Job has some wonderful lessons.  For example, Job’s sufferings are not complete when he loses all of his possessions.  They don’t reach a fullness when his children die.  No, as he sits in the ruins of his house, covered in ashes and using a potsherd to scrape the boils from his body, his suffering reaches its peak when his home teachers show up to badger him into submission.

Doesn’t everyone know that when you have grief or sorrow, what your life really needs is someone to shout at you?

Of course what they are really doing is trying to make sense of Job’s problems.  They want:

  1. The universe to make sense.
  2. The universe to make sense in a way that assures them that they are inoculated or protected against bad things happening to them.
  3. Job to get over it so he is not a cloud in their lives. 
  4. To “help” without actually having to do anything.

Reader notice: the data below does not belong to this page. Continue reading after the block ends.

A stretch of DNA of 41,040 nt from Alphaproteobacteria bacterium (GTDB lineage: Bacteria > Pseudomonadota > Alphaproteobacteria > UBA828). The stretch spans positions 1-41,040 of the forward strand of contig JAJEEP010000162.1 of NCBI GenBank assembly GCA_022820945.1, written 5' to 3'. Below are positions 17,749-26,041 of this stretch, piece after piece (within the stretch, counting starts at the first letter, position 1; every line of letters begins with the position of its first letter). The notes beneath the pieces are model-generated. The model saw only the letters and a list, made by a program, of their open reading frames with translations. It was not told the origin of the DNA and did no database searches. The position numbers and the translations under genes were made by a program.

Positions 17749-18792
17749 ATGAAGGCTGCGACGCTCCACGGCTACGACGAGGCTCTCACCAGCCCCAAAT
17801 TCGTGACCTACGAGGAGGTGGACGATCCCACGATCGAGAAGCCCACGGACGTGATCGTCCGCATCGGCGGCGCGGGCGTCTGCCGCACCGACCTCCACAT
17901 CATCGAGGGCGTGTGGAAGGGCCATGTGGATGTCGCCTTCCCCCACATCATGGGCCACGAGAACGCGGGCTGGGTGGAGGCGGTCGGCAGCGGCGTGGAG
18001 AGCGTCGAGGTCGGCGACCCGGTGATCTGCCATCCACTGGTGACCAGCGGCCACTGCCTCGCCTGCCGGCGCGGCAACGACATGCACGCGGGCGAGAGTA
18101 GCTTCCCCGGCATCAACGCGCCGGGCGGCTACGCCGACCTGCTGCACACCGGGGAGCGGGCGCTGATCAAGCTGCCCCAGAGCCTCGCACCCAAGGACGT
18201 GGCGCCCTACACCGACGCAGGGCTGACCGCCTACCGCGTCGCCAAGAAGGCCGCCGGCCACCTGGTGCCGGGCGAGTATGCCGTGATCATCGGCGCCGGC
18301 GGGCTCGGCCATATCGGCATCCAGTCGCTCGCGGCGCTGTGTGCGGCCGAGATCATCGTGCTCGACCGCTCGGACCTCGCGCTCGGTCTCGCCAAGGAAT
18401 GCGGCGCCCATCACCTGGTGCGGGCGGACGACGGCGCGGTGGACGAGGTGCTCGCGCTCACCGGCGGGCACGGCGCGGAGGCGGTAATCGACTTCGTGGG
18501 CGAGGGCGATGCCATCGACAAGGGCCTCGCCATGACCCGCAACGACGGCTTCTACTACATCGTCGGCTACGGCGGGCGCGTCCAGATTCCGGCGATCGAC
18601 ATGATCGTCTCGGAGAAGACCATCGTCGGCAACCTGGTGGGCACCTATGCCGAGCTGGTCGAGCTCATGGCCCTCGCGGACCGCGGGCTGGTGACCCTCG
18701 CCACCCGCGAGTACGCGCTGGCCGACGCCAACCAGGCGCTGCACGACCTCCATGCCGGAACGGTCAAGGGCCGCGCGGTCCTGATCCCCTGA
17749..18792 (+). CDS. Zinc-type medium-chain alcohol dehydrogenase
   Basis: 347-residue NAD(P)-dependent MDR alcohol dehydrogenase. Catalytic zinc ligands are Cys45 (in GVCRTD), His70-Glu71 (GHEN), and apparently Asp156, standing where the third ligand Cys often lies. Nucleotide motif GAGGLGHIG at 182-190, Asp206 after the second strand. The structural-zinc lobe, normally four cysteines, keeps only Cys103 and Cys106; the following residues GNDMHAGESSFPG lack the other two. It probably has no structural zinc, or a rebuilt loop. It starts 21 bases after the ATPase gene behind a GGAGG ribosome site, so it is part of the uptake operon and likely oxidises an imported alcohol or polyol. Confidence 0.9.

To do that they are quite willing to increase his suffering, accuse him wrongfully, ignore the truth and mock God.  Which is why when God speaks from the whirlwind at the end, he condemns the so-called friends.

It is useful to compare the “friends” to a typical sister dropping by a meal packaged up so that there is nothing that needs to be returned.  Quick stop, a kind ear, food, and maybe a second sister with her to take turns with children or light cleaning while the other sits and listens.

So, how do you comfort those who mourn?  Are you like one of the more prominent biblical figures in what you do and how you do it?  At this time of year, when many need comfort as the recession grinds along into Christmas, what do you plan to do?  Who do you plan to avoid?